Intensive Care Ethics in Evolution
Bioethics. 1997 Jul-Oct; 11(3-4): 241-245.
The ethics of treating the seriously and critically ill have not been static throughout the ages. Twentieth century medicine has inherited from the nineteenth century a science which places an inappropriate weight on diagnosis over prognosis and management, combined with a seventeenth century duty to prolong life. However other earlier ethical traditions, both Hippocratic and Christian, respected both the limitations of medicine and emphasised the importance of prognosis. This paper outlines some of the historical precedents for the treatment of the critically ill, and also how the current paradigm limits clinical practice and causes ethical tensions. An understanding that other paradigms have been ethically acceptable in the past allows wider consideration and acceptance of alternatives for the future. However future alternatives will also have to address the role of technology, given its importance in this area of medicine.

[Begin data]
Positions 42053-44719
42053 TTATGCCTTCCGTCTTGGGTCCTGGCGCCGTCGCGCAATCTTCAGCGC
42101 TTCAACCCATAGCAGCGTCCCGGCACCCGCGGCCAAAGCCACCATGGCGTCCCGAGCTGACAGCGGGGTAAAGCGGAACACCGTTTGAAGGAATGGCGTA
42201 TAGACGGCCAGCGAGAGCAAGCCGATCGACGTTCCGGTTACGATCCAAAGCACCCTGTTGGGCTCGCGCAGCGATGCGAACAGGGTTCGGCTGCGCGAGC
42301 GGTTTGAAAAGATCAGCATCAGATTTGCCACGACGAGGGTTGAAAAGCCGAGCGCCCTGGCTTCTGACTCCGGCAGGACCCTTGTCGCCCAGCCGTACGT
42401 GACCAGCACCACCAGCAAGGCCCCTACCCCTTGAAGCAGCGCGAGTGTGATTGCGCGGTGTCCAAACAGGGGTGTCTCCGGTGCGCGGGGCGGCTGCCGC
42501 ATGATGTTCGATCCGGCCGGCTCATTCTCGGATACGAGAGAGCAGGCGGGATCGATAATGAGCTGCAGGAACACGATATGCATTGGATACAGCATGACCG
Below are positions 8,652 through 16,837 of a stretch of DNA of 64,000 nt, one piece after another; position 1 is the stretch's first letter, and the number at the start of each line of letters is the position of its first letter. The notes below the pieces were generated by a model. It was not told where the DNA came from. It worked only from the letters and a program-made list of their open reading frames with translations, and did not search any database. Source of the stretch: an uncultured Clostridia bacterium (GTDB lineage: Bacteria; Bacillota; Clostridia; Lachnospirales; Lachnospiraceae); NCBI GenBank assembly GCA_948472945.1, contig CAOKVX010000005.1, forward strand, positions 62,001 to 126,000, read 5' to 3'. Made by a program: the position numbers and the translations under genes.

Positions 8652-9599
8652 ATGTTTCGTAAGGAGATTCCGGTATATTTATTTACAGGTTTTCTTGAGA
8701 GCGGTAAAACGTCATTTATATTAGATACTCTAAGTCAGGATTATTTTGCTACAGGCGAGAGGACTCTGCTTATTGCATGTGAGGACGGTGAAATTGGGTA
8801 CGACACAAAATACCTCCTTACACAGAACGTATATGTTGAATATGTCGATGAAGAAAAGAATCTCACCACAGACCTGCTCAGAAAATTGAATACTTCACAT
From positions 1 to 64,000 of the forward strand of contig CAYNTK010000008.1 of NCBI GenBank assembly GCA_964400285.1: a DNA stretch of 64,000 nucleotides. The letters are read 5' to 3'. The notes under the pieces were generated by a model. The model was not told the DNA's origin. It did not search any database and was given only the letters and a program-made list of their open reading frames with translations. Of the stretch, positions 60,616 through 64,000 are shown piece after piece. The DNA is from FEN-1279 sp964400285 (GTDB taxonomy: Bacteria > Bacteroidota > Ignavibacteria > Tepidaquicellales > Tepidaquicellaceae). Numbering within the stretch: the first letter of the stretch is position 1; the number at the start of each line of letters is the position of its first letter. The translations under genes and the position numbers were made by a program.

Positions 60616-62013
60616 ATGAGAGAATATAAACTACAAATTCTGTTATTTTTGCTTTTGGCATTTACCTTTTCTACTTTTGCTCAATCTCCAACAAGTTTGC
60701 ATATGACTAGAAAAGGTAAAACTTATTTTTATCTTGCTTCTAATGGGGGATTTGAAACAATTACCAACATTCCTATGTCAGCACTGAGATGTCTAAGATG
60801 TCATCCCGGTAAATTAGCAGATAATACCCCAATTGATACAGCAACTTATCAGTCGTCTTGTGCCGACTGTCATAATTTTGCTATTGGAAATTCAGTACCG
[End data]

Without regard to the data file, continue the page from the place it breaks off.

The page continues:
Allowing to Die; Alternatives; Ancient History; Biomedical Technologies; Critically Ill; Decision Making; Diagnosis; Ethics; Evolution; Futility; Historical Aspects; Intensive Care Units; Life; Medicine; Patient Care; Physicians; Prognosis; Prolongation of Life; Religion; Science; Secularism; Technical Expertise; Technology; Terminally Ill; Trends; Uncertainty; Withholding Treatment;
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